Fracture Risk and Bone Mineral Density Reduction Associated with Proton Pump Inhibitors

Yuen Ting Lau, Pharm.D.; Nasiya N. Ahmed, M.D.


Pharmacotherapy. 2012;32(1):67-79. 

In This Article

Risk of Bone Mineral Density Reduction

Two previously discussed cohort studies also collected data on BMD changes associated with PPI use. In the WHI study, BMD at the total hip, spine, and total body was measured in 10,833 patients from three study centers.[11] Data were available in 61% of the participants for this analysis. The baseline BMD at any site was not different between the PPI users and nonusers, regardless of the duration of PPI use. Although the BMD in year 3 increased from baseline in both PPI users and nonusers because of concurrent calcium and vitamin D supplementation, the nonusers had a slightly larger increase in 3-year hip BMD than did the PPI users (0.74%, 95% CI 0.01–1.51%). However, when the duration of PPI therapy was included in the analysis, the difference in BMD change at the hip was no longer statistically significant (p=0.43). The 3-year change in BMD at the spine and total body was not affected by PPI exposure (p=0.94 and p=0.08, respectively).

In the SOF and MrOS studies, the total hip BMD was measured at baseline and at a second visit, which was completed in 54% of the patients in SOF and 74% of the patients in MrOS at an average of 4 years after the baseline visit.[12] The baseline BMD was significantly lower in PPI users in MrOS (p=0.05) and was not different between PPI users and nonusers in SOF (p=0.37). The annualized percent change of BMD was not different in SOF (p=0.08) or MrOS (p=0.39) between PPI users and nonusers.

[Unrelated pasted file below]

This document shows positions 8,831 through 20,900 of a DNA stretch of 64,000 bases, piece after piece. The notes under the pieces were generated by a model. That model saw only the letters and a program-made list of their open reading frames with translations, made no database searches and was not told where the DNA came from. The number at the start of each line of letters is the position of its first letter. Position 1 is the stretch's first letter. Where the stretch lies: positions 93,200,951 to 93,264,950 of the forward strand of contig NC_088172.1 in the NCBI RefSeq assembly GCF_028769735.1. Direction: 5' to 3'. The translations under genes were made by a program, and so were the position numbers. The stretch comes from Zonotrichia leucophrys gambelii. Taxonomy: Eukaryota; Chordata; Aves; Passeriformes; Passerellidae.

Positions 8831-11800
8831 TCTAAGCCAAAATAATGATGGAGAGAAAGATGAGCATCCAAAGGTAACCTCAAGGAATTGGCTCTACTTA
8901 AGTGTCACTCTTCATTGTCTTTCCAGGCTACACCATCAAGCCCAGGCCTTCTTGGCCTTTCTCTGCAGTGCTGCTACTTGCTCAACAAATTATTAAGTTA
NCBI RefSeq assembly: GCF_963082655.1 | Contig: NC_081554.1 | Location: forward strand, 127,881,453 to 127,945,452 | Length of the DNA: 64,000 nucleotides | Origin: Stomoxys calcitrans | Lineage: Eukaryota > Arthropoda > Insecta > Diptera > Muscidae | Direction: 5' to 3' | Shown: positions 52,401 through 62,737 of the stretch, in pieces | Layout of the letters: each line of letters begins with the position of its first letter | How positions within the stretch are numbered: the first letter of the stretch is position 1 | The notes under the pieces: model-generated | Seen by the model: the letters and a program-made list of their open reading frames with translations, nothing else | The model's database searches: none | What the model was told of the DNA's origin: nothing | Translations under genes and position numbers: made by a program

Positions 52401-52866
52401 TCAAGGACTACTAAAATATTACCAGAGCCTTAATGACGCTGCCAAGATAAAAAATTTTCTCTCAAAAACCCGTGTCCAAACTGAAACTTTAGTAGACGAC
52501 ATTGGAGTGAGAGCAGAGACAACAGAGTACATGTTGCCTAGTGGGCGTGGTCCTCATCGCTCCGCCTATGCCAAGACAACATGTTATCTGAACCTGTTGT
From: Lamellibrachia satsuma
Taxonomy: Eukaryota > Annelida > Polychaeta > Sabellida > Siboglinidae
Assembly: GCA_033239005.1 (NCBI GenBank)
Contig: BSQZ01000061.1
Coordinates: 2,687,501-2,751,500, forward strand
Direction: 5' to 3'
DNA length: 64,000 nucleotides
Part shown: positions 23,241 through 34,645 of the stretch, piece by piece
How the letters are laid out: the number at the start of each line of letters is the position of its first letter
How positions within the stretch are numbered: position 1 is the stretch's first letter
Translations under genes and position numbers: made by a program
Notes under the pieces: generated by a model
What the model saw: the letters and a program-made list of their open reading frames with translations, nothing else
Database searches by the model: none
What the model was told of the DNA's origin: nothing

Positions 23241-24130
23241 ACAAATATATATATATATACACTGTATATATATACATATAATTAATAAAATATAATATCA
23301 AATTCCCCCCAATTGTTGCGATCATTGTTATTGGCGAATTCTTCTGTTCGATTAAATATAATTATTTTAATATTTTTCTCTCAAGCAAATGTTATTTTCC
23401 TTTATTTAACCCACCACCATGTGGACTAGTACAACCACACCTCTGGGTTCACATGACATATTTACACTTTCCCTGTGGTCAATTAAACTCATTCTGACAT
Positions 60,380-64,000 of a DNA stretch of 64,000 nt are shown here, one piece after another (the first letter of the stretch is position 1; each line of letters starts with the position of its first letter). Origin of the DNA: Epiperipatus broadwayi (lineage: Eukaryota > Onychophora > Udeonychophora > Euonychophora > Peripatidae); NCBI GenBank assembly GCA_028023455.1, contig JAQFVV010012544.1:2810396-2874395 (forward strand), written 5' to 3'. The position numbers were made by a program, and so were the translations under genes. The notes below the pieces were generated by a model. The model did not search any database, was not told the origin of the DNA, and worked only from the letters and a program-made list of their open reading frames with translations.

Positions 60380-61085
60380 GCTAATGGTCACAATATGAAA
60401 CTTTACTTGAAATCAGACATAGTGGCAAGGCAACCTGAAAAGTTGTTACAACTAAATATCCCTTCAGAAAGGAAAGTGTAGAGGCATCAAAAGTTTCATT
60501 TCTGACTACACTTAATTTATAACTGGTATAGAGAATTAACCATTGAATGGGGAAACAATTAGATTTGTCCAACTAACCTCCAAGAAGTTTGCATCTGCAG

A third study used the Canadian Manitoba Bone Mineral Density Database to evaluate the risk of osteoporosis and BMD decline associated with PPI exposure.[18] To assess the risk of osteoporosis, patients with T scores of −2.5 or lower at the hip or lumbar region during 2000–2007 were identified. Cases of hip (2193 patients) and lumbar (3956 patients) osteoporosis were analyzed separately, and each case was matched with up to three controls who had T scores of −1.0 or greater at the respective site. Compared with no PPI use, any cumulative dose of a PPI over 5 years was not associated with an increased risk of hip or lumbar spine osteoporosis. The AORs for hip osteoporosis were 1.00 (95% CI 0.82–1.22), 1.02 (95% CI 0.69–1.50), and 0.86 (95% CI 0.55–1.34) associated with PPI exposure of less than 750 doses, 750–1500 doses, and 1500 doses or more over 5 years, respectively. Similar results were found with the risk of lumbar spine osteoporosis. In addition, those who underwent two BMD assessments between 2001 and 2006 (2549 subjects) were evaluated in a longitudinal arm of the study. Subjects who had an average standard PPI daily dose of more than 0.5 dose/day or more than 1.0 dose/day between the two BMD assessments were compared with those who had an average standard daily dose of less than 0.5 dose/day. Standard daily doses were defined as omeprazole 20 mg, rabeprazole 20 mg, esomeprazole 20 mg, lansoprazole 30 mg, and pantoprazole 40 mg. Use of a PPI at either dosage did not affect the annualized rate of decline in BMD at the lumbar spine or the total hip (p>0.2 for all comparisons).